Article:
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The Seven Sacraments of the Church

A sacrament is an outward sign instituted by Christ to give grace.

The seven sacraments of the Catholic Church are Baptism, Confirmation, Holy Eucharist,

Penance (Reconciliation / Confession), Anointing of the Sick, Holy Orders, and Matrimony.

“The sacraments are efficacious signs of grace, instituted by Christ and entrusted to the Church, by which divine life is dispensed to us. The visible rites by which the sacraments are celebrated signify and make present the graces proper to each sacrament. They bear fruit in those who receive them with the required dispositions.” CCC 1131

Baptism: The first of the seven sacraments, and the "door" which gives access to the other sacraments. Baptism is the first and chief sacrament of forgiveness of sins because it unites us with Christ, who died for our sins and rose for our justification. The believer receives the remission of original and personal sin, begins a new life in Christ and the Holy Spirit, and is incorporated into the Church, the Body of Christ. Catechism of the Catholic Church

The rite of Baptism consists of immersing the candidate in water, or pouring water on the head, while pronouncing the invocation of the Most Holy Trinity: the Father, the Son, and the Holy Spirit.

“Now it came to pass when all the people had been baptized, Jesus also having been baptized and being in prayer, that the heaven was opened, and the Holy Spirit descended upon Him in bodily form as a dove, and a voice came from heaven, “Thou art my beloved Son, in thee I am well pleased.” Luke 3:21-22

Confirmation: One of the ensemble of the Sacraments of Initiation into the Church, together with Baptism and the Eucharist. Confirmation completes the grace of Baptism by a special outpouring of the gifts of the Holy Spirit, which seal or "confirm" the baptized in union with Christ and equip them for active participation in the worship and apostolic life of the Church. CCC 1285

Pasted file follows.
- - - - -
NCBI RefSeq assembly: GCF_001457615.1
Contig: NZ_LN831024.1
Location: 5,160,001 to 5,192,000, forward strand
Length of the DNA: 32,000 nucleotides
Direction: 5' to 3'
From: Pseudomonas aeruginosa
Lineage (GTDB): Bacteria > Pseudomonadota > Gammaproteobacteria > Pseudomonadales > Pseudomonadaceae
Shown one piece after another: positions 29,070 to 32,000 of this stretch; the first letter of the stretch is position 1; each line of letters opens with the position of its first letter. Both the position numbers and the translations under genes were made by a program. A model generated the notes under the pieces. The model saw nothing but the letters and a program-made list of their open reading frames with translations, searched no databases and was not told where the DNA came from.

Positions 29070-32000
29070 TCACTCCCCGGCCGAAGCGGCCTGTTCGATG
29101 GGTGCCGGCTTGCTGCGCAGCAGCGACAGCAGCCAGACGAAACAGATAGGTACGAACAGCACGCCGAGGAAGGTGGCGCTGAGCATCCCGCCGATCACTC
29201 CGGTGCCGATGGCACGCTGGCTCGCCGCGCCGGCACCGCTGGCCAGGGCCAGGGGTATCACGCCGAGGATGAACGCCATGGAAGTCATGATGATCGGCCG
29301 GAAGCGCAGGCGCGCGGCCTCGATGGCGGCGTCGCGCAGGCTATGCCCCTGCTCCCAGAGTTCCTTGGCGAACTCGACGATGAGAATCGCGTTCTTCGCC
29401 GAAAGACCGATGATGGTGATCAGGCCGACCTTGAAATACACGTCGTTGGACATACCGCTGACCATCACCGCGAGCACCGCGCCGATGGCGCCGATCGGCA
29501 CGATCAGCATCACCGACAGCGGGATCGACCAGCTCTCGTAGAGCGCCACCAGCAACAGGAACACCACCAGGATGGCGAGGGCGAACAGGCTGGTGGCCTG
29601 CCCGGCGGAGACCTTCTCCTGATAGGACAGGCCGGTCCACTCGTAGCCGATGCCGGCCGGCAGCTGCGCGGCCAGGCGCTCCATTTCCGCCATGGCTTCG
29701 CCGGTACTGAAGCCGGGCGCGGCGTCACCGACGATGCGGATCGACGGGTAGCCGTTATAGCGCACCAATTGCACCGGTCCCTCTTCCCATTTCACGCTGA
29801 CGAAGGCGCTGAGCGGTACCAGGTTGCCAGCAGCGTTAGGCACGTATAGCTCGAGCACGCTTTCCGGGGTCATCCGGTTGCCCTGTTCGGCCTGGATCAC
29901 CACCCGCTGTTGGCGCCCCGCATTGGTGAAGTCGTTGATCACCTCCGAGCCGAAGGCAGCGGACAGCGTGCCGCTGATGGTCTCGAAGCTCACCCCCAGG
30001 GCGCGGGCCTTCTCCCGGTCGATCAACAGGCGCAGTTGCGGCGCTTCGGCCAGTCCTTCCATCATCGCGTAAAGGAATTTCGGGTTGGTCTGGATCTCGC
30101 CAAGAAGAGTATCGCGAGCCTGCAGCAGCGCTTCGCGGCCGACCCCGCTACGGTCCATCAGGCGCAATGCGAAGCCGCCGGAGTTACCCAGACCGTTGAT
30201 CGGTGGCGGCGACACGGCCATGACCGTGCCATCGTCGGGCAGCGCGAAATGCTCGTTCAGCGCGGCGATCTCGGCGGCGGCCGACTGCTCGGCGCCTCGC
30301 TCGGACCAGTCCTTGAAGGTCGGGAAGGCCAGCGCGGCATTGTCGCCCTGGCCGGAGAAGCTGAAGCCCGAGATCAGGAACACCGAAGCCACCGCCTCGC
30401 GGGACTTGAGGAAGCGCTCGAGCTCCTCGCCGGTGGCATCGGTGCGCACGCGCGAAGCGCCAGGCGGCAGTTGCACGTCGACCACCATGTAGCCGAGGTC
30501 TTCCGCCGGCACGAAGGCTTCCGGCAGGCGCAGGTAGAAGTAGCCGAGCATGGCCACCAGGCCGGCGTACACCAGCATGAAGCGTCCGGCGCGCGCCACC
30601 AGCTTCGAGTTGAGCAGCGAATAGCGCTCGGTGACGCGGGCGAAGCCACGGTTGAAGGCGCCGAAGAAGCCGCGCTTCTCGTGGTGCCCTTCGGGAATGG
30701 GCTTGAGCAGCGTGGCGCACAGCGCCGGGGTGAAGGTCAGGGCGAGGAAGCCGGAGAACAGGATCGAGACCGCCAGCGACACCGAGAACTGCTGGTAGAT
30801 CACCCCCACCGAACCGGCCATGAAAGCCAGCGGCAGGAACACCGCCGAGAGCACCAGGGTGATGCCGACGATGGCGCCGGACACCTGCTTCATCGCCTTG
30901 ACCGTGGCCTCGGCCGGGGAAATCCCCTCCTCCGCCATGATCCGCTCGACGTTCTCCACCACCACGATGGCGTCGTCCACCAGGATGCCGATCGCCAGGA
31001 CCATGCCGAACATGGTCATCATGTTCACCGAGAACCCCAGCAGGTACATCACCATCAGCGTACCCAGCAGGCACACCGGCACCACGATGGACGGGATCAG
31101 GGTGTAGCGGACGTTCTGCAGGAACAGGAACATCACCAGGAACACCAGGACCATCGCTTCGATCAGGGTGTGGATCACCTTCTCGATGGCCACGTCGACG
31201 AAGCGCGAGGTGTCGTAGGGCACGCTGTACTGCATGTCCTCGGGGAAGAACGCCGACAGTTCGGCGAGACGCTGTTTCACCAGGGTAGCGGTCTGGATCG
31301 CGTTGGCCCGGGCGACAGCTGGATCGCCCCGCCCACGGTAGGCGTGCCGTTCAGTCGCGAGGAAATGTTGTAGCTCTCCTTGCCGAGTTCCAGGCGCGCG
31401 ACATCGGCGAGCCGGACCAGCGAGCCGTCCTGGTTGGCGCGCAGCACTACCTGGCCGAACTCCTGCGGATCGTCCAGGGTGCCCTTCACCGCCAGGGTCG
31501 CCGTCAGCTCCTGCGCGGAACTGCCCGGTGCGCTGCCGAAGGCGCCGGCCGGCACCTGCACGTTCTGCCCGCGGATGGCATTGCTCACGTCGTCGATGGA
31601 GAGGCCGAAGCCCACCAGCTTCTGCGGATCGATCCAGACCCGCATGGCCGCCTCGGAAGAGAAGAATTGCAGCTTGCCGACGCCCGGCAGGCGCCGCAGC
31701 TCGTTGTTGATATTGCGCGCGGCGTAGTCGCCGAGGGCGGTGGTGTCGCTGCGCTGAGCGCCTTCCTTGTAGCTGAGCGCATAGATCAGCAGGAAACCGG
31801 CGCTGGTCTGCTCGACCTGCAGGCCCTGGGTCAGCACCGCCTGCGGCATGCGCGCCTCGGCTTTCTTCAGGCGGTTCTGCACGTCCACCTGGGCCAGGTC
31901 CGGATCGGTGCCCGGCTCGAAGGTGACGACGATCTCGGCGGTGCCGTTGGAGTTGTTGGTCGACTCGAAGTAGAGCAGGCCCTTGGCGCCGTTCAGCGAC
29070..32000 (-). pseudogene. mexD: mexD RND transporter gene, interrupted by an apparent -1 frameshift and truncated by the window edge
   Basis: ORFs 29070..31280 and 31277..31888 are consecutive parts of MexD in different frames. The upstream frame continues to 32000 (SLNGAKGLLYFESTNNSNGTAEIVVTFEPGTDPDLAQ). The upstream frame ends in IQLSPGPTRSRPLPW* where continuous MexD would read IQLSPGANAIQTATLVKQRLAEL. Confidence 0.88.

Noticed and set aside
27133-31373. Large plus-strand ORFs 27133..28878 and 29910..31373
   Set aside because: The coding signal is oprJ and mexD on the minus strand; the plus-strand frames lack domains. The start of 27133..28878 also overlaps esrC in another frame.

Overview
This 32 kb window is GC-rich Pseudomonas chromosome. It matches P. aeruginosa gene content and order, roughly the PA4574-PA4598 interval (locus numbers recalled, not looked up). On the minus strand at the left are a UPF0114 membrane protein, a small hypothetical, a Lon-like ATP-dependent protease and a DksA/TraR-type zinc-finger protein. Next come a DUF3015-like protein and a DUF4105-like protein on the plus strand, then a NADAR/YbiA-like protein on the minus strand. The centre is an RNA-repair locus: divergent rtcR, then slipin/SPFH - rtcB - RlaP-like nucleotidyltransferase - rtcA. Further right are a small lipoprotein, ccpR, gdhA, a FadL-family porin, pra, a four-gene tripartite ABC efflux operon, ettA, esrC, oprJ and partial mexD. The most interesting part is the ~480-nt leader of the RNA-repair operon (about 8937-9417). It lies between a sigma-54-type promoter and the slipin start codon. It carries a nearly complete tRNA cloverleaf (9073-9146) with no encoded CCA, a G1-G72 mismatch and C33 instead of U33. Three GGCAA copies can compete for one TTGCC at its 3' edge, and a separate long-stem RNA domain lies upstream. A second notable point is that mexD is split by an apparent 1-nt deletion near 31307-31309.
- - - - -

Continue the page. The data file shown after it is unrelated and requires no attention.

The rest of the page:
Holy Eucharist: This sacrament completes Christian Initiation. The ritual, sacramental action of thanksgiving to God which constitutes the principal Christian liturgical celebration of and communion in the pascal mystery of Christ. The celebration of the Eucharist is at the heart of the Church's life.

Penance: The liturgical celebration of God's forgiveness of the sins of the penitent, who is thus reconciled with God and with the Church. The acts of the penitent-contrition, the confession of sins, and the satisfaction or reparation-together with the prayer of absolution by the priest, constitute the essential elements of Penance.

Anointing of the Sick: Administered by a priest to a baptized person who begins to be in danger of death because of illness or old age, through prayer and the anointing of the body with the oil of the sick. The proper effects of the sacrament include a special grace of healing and comfort to the Christian who is suffering the infirmities of serious illness or old age, and the forgiving of the person's sins.

Holy Orders: The Sacrament of Apostolic Ministry by which the mission entrusted by Christ to his Apostles continues to be exercised in the Church through the laying on of hands. This sacrament has three distinct degrees or "orders": deacon, priest, and bishop. All three confer a permanent, sacramental character. CCC 1536

Matrimony: A covenant or partnership of life between a man and woman, which is ordered to the well-being of the spouses and to the procreation and upbringing of children. When validly contracted between two baptized people, marriage is a sacrament. CCC 1601

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